Professor Ronald J. Daniels

President, The Johns Hopkins University

Baltimore, Maryland

Dear Professor Daniels,

I take the liberty of writing to you as a graduate of Johns Hopkins. I earned my BA in 1982 and my MA in the same year (though the latter degree was conferred in 1983), both from the Humanities Center. I later went on to earn my Ph.D. from the University of Chicago and have since 1993 been on the faculty in the history department at UCLA.

I read with great dismay, to put it mildly, of the creation of an institute in the name of Henry Kissinger at the behest of his friend and a major benefactor of Johns Hopkins, Michael Bloomberg. I am aware, as no doubt you are, that there can be conflicting opinions about people who have been influential if controversial figures in the course of history. But, not to mince words, I find it disgraceful that an institution should be established in the name of the former Secretary of State Henry Kissinger, who is justifiably viewed by many people around the world as a war criminal. His role in the secret bombing of Cambodia is well known; lesser known is his role in permitting a genocide in what was then East Pakistan, though the recent book [by Gary J. Bass] called The Blood Telegram leaves little doubt about his complicity in this matter. There have been calls for his prosecution in many countries and by several peoples’ tribunals. I will not enumerate the various other sins of the man called Henry Kissinger, rather repugnantly lionized in the United States as a “senior world statesman”.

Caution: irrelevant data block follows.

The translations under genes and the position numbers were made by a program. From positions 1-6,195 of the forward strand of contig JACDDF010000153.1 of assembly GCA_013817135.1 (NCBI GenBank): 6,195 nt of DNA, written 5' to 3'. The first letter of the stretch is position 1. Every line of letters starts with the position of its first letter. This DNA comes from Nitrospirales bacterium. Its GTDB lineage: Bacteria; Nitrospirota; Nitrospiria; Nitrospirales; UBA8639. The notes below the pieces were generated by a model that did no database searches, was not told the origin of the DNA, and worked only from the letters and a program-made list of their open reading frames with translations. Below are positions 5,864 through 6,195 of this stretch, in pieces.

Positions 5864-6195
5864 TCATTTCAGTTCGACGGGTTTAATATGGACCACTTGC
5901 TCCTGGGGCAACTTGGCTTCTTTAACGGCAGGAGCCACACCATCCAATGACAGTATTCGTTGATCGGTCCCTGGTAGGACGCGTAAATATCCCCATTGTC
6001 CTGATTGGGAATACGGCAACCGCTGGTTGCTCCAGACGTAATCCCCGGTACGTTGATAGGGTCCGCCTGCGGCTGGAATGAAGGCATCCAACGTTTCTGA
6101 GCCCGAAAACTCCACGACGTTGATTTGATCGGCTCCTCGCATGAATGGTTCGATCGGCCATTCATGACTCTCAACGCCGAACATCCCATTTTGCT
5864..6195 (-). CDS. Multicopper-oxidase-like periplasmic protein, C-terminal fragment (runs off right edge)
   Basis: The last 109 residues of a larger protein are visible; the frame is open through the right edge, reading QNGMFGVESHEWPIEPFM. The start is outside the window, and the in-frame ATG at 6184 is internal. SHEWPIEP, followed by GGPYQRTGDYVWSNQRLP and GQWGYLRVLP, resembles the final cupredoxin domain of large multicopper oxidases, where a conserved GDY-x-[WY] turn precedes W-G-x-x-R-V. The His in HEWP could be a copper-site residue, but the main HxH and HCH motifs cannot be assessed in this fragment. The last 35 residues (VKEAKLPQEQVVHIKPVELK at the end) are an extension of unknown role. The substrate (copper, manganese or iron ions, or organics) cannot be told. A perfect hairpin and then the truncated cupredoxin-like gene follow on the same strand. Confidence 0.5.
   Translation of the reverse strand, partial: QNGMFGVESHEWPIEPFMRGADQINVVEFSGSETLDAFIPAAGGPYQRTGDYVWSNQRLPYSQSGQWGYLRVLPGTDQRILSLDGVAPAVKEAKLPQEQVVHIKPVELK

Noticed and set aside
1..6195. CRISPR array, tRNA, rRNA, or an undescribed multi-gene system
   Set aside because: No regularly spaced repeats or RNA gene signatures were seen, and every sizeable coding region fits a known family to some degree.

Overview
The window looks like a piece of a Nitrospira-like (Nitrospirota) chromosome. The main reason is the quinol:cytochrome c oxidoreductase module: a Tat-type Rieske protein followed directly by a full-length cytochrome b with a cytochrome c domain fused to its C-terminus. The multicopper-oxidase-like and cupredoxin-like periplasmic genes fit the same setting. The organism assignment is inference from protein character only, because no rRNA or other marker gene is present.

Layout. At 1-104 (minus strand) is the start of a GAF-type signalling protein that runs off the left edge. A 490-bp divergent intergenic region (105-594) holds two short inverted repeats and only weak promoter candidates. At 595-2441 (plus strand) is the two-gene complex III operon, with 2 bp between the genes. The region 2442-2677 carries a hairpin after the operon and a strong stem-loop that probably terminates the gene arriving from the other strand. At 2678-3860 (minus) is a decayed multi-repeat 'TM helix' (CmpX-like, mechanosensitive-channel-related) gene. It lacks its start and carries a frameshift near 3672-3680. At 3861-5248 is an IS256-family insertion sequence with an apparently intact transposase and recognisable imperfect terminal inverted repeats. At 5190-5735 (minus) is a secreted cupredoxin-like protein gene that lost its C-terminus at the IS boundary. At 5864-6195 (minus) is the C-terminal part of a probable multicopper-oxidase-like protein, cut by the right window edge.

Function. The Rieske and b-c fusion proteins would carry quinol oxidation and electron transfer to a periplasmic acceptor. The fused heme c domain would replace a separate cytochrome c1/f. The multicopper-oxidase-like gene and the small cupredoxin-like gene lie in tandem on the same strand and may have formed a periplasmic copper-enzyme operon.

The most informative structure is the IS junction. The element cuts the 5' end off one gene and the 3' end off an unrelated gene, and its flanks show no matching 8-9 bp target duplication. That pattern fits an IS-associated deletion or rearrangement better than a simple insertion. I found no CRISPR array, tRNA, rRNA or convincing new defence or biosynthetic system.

The action of Johns Hopkins in accepting this gift is shocking and I call upon you to reconsider this decision. I can certainly say that I feel ashamed to be a graduate of Johns Hopkins and will wish to sever all my links to the university henceforth; moreover, I think it is my bounden duty to bring this matter before a wider public and to shame a university that, implicitly, makes light of the sufferings of millions who were the victims of the arrogance and brutal conduct of a man who, on account of American power, cannot be brought to justice. There is a lesson in this about how great universities get corrupted and I hope that you will not lead Johns Hopkins on a course which, though it cannot be understood now by most people, can only lead to its decline.

Best wishes,

Vinay Lal

Needless to say, President Daniels has not honored me with a reply. Like most other American university presidents, Mr Daniels claims to be solicitous of the views of alumni, but like nearly all of his peers he cannot see beyond the money dangling before his eyes. One should not, however, suppose that Johns Hopkins is distinct among American research universities in its unscrupulous conduct or in its susceptibility to blood money; indeed, it may not even be the most profligate offender among the major American universities. This series will, from time to time, document what Bill Readings so exquisitely described as the “university in ruins”.